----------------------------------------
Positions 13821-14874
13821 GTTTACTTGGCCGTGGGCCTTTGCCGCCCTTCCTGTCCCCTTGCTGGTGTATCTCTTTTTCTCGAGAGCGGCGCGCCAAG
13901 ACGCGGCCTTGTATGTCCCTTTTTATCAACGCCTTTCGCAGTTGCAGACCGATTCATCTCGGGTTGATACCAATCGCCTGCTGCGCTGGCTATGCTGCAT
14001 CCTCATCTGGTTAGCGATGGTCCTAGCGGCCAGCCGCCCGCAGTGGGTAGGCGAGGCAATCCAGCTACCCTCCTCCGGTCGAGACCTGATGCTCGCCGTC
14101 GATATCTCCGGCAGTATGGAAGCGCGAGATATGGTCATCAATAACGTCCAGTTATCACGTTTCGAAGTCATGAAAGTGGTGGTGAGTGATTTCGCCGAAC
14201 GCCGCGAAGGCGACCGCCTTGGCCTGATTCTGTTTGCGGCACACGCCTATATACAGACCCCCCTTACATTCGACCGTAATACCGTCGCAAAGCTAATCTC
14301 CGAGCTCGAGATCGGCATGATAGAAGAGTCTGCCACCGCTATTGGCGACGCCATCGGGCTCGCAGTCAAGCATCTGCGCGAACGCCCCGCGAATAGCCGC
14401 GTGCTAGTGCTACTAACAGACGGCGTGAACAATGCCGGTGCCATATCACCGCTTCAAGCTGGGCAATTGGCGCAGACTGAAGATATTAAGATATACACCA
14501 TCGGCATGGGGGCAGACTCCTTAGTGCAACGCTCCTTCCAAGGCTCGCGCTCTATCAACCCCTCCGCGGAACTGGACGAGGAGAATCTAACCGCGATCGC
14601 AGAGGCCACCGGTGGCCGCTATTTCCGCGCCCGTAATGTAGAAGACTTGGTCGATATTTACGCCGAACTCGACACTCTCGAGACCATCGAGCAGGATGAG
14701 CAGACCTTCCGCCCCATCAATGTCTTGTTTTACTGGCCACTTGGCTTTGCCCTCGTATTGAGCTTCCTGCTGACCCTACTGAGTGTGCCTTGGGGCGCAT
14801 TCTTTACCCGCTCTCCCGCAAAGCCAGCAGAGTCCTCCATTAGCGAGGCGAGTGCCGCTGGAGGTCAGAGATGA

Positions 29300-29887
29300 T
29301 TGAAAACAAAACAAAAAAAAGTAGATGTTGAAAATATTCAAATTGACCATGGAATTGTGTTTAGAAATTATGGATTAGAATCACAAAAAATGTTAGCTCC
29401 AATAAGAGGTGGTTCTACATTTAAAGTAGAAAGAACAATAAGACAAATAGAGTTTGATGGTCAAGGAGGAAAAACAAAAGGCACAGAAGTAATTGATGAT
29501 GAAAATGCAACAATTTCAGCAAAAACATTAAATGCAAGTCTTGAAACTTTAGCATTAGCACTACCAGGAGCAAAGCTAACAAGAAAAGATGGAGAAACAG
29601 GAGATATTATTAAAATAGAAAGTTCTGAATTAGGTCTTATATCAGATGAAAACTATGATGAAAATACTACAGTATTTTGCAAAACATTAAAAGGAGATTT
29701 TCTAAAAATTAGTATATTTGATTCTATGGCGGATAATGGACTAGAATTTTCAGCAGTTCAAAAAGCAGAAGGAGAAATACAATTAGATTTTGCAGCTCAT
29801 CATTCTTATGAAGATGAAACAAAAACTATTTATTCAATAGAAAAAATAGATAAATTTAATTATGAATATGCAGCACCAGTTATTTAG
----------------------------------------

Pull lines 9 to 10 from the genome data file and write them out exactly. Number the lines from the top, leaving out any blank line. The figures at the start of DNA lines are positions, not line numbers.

14501 TCGGCATGGGGGCAGACTCCTTAGTGCAACGCTCCTTCCAAGGCTCGCGCTCTATCAACCCCTCCGCGGAACTGGACGAGGAGAATCTAACCGCGATCGC
14601 AGAGGCCACCGGTGGCCGCTATTTCCGCGCCCGTAATGTAGAAGACTTGGTCGATATTTACGCCGAACTCGACACTCTCGAGACCATCGAGCAGGATGAG